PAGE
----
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For Immediate Release
September 30, 2004
Doolittle, Herger, House Agriculture Chairman Bob Goodlatte Blast Radical Environmentalists'
Enviros Hijack Meadow Valley Wildfire Protection Project
Washington, D.C. - House Republican Conference Secretary John T. Doolittle (R-Calif.) today released the following statement:
Earlier this week, a coalition of so-called environmental groups filed a lawsuit in federal court against a fuels reduction and wildfire protection project in the Plumas National Forest in Northern California. The approximately 6,400 acre project was planned as part of the Herger-Feinstein Quincy Library Group Forest Recovery Act (HFQLG Act). In accordance with the goals of the HFQLG Act, the project is designed to create healthier forests and community stability and protect communities against catastrophic wildfires. It calls for the construction of thousands of acres of Defensible Fuel Profile Zones, or DFPZs, including around the communities of Meadow Valley, Butterfly Valley and Blackhawk. The Forest Service estimates that eighty-five percent of the project area is Condition Class 2 or 3, meaning at moderate to high risk to catastrophic wildfire.
Rep. John T. Doolittle (R-CA):
"It's clear that these so called 'environmentalists' are intent on turning our communities into charred shrines to their cause," stated local Representative John T. Doolittle. "The obstructionists who filed this baseless lawsuit are inviting destruction on the very forests they claim to protect. In order to return our forests to a healthy state we need to expedite these forest restoration projects and not allow these radical eco-marxists to hijack the process."
Rep. Wally Herger (R-CA):
"More communities will be destroyed and more people will be killed if steps are not taken to reduce the risk of wildfire disasters," California Congressman Wally Herger stated.
"Using the courts to stop critically-needed community and forest health projects demonstrates a blatant disregard for the safety of our rural communities and forests. The radical environmentalists claim they support thinning near communities for protection. But their sinister motives - to lock up our forests - belie their empty rhetoric. This frivolous lawsuit is the most recent proof that the extremists will stop at nothing to achieve their goals, even if it puts human lives and communities at risk."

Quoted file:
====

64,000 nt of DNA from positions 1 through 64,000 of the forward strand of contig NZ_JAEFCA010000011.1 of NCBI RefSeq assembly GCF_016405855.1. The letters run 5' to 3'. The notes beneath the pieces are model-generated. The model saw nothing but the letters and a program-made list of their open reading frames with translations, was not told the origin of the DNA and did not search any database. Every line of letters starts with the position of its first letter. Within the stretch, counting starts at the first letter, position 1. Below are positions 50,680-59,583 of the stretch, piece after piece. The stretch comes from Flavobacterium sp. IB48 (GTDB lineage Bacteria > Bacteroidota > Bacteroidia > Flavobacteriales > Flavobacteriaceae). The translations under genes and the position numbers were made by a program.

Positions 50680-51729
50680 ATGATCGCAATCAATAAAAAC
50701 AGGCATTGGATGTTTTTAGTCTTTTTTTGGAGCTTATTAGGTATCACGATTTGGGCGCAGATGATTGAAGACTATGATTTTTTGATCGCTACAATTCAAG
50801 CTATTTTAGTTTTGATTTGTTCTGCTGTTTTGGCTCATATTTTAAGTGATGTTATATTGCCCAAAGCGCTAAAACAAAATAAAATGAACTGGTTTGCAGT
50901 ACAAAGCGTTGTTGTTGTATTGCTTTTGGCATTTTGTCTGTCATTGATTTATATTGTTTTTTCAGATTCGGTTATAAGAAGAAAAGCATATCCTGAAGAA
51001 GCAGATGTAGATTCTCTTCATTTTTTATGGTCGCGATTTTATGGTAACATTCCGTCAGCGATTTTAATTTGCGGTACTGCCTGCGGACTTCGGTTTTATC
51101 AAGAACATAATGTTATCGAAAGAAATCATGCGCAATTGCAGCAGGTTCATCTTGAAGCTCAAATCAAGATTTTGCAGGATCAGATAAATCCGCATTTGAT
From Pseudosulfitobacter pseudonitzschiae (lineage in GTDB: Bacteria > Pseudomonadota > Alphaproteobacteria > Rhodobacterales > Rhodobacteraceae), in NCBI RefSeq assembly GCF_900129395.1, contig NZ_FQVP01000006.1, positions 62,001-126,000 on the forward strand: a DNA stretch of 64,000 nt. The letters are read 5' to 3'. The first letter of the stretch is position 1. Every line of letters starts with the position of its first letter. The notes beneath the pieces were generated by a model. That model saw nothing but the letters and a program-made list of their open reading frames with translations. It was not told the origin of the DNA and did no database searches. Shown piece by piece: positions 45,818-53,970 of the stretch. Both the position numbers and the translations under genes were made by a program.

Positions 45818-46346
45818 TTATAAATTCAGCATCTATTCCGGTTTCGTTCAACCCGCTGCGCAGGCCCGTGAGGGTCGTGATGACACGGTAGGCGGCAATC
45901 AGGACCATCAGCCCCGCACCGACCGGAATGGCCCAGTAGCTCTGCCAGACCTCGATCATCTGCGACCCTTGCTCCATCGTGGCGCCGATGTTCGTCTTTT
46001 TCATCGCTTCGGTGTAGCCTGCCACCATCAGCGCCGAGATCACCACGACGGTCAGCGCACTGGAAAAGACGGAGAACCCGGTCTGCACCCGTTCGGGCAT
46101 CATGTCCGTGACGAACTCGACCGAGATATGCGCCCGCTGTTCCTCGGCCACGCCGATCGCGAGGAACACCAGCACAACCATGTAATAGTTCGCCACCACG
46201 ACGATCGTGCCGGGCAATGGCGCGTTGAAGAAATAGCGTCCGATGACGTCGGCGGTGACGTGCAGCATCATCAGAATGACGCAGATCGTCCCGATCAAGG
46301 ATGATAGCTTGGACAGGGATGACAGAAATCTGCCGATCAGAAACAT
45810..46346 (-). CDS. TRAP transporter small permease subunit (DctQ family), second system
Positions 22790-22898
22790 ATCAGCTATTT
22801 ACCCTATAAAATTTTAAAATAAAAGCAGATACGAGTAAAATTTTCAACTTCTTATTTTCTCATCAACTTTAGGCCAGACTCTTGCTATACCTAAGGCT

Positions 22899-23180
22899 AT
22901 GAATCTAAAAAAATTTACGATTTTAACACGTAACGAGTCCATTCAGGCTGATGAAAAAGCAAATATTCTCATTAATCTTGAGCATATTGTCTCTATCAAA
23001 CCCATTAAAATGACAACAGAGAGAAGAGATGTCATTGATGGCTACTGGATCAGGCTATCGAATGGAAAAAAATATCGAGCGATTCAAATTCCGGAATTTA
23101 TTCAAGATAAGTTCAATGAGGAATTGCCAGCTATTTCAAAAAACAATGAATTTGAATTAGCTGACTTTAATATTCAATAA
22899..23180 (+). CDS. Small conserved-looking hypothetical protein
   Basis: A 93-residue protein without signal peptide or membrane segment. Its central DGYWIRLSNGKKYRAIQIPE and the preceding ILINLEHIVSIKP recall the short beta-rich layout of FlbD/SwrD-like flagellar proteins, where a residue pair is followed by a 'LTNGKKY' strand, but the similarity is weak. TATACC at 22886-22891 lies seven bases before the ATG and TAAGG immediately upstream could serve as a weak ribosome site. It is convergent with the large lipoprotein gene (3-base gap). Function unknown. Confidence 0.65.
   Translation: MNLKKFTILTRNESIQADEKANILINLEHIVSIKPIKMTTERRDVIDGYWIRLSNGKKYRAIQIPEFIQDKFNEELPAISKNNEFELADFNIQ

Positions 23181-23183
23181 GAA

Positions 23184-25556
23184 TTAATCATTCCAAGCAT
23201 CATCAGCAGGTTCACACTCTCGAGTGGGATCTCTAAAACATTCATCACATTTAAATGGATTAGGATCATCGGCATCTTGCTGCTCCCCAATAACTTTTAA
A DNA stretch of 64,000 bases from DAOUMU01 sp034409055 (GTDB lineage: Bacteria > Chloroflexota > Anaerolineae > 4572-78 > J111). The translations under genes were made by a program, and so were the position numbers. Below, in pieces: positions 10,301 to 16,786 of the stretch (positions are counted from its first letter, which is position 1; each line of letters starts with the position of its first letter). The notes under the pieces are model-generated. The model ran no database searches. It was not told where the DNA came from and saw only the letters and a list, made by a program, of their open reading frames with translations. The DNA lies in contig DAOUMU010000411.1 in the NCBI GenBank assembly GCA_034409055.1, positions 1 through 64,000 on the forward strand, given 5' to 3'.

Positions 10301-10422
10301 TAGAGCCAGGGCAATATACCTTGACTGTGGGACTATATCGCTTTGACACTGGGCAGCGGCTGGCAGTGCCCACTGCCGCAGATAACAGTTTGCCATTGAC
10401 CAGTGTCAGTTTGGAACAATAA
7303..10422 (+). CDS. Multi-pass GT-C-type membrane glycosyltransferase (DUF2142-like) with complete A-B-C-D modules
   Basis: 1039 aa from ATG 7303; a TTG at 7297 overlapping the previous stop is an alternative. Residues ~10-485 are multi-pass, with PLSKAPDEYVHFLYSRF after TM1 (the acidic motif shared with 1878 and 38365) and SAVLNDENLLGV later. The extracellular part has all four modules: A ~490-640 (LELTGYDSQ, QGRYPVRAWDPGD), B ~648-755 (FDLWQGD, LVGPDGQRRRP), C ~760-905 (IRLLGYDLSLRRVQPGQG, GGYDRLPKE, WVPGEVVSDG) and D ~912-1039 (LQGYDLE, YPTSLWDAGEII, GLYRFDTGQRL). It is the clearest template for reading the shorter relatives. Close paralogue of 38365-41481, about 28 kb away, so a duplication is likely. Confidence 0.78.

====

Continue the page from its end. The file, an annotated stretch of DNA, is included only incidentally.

"This project is consistent with environmental laws and policies. It was planned under the original overly restrictive Sierra Nevada Framework, which placed unnecessary limits on the size of the trees that can be removed and which the so-called environmentalists supported," Herger said. "Yet, now they are seeking to stop even this modest, limited project, the only chance these rural communities have to combat a serious and growing fire threat. The citizens of this state should be outraged by this reckless disregard for the lives of our rural citizens."
Chairman Bob Goodlatte (R-VA):
Agriculture Committee Chairman Bob Goodlatte (VA) stated, "this week, a coalition of groups well-known for their reckless approach to environmental litigation filed suit against a wildfire protection project in California." "This modest project meets all the requirements of the existing forest plan, and is one of several projects called for in the Herger-Feinstein Quincy Library Group law that has been on the books for over six years."
"It is disappointing that groups whose publicly stated aim is disrupting any management of our public lands are trying to stymie a legitimate public safety project," said Goodlatte. "These same groups criticized the Congress as we worked on the Healthy Forests Restoration Act. Now, when the agency proposes a community protection project, the same groups sue to stop it. It's unconscionable."
During debate in the House of Representatives on the Healthy Forests Restoration Act (P.L. 108-148) last year, there was a great deal of concern about the role of so-called environmental groups in appealing, litigating and/or otherwise delaying forest health and community protection projects. Supporters of the HFRA argued that its provisions were needed to expedite environmental analysis and appeals and prevent needless delays of critically-needed community protection projects.
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